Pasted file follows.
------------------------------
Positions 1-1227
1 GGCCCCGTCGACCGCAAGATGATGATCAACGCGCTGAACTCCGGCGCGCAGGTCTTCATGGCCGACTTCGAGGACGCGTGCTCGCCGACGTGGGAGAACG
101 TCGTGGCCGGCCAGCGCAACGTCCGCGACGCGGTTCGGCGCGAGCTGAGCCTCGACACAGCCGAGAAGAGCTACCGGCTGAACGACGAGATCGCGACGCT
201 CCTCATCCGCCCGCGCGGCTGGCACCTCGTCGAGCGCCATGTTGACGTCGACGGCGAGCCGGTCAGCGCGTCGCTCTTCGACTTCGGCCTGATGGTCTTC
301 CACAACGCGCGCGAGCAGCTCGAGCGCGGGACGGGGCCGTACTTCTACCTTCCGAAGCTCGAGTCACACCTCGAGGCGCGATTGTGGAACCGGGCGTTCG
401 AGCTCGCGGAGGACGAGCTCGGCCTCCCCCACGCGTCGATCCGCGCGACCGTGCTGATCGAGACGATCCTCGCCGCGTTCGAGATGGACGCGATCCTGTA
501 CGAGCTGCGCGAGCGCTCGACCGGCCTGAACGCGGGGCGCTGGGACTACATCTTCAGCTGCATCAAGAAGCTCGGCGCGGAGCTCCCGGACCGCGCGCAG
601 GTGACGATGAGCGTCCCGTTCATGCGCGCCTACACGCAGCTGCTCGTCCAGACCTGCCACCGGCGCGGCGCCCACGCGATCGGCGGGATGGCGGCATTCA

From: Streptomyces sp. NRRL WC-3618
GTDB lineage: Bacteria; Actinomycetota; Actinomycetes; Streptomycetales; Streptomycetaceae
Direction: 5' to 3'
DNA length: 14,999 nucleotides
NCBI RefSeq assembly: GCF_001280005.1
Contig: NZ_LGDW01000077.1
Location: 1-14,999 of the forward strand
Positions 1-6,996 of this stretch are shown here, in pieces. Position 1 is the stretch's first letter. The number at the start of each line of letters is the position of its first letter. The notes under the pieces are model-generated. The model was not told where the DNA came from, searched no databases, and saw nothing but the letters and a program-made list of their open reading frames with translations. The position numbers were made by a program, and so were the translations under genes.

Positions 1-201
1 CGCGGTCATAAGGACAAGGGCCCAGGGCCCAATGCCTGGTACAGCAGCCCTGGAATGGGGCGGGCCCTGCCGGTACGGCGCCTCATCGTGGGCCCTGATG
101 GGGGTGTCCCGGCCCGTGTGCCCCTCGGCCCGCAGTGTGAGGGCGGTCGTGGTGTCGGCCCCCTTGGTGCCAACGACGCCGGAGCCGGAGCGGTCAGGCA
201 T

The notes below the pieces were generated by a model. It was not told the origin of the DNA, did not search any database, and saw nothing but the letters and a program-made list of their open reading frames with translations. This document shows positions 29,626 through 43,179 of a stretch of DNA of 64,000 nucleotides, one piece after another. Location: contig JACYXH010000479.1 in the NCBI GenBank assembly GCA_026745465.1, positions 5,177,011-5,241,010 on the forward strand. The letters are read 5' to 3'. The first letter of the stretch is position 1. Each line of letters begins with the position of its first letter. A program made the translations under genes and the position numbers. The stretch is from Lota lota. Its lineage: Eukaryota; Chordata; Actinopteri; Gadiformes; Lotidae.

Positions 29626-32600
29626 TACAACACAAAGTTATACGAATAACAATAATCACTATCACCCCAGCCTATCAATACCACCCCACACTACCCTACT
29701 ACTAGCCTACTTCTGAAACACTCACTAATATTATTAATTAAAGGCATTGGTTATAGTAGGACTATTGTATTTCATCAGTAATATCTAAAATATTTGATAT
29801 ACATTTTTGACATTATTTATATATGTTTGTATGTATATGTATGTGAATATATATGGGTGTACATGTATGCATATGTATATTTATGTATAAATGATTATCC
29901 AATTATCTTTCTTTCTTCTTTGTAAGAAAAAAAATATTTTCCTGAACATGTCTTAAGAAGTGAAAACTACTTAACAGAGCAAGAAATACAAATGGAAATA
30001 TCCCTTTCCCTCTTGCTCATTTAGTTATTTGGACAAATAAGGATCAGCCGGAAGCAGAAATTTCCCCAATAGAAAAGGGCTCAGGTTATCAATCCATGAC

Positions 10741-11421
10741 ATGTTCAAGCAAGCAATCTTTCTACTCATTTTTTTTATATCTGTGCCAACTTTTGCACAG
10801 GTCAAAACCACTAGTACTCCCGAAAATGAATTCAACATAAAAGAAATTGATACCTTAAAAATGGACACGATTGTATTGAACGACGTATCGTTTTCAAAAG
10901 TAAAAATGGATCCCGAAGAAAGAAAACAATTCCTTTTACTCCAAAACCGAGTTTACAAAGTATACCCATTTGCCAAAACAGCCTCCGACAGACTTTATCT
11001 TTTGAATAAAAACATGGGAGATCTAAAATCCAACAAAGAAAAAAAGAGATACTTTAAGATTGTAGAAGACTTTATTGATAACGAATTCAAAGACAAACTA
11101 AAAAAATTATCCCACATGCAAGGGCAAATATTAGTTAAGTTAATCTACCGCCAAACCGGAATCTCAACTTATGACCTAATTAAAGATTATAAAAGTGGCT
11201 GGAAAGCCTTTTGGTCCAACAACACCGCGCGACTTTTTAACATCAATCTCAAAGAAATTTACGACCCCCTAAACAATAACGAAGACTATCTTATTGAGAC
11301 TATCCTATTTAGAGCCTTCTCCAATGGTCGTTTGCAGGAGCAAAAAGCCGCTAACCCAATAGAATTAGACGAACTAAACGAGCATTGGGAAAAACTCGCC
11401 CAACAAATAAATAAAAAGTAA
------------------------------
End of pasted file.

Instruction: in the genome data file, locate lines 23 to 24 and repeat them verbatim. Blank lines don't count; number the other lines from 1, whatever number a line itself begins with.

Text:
29626 TACAACACAAAGTTATACGAATAACAATAATCACTATCACCCCAGCCTATCAATACCACCCCACACTACCCTACT
29701 ACTAGCCTACTTCTGAAACACTCACTAATATTATTAATTAAAGGCATTGGTTATAGTAGGACTATTGTATTTCATCAGTAATATCTAAAATATTTGATAT